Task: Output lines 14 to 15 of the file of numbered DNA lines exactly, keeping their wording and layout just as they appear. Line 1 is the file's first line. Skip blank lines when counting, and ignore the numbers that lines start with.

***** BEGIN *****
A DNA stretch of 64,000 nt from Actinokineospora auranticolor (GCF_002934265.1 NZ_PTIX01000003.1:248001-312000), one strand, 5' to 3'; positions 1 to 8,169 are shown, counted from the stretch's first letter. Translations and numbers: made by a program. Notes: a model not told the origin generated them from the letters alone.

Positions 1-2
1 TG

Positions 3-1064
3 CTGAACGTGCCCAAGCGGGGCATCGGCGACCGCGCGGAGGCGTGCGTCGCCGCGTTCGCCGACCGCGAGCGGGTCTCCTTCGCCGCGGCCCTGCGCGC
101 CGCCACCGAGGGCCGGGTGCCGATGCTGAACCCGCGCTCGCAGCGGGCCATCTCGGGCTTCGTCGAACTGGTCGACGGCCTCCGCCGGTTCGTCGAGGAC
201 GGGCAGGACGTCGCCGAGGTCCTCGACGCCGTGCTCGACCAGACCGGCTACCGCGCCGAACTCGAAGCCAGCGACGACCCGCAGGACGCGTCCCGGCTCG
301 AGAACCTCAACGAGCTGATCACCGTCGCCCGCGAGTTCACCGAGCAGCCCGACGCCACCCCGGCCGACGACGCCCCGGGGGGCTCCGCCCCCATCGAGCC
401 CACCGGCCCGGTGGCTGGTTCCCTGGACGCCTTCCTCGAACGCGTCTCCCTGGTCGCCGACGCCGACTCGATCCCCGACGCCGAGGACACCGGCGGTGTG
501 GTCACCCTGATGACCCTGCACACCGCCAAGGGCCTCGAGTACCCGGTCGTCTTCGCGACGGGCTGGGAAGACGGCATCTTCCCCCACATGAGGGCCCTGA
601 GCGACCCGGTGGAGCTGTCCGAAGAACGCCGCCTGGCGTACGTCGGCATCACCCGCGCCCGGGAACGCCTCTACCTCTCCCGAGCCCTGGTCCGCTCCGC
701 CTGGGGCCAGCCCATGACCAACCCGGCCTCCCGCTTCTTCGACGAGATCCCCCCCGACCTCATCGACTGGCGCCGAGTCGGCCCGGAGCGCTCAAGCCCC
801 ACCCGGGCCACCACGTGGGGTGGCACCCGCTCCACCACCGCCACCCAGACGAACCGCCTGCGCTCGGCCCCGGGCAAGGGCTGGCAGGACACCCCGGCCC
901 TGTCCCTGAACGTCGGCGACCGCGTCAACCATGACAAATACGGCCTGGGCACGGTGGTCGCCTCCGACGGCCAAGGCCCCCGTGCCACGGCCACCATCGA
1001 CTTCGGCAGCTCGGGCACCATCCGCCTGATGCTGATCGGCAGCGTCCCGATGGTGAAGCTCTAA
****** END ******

901 TGTCCCTGAACGTCGGCGACCGCGTCAACCATGACAAATACGGCCTGGGCACGGTGGTCGCCTCCGACGGCCAAGGCCCCCGTGCCACGGCCACCATCGA
1001 CTTCGGCAGCTCGGGCACCATCCGCCTGATGCTGATCGGCAGCGTCCCGATGGTGAAGCTCTAA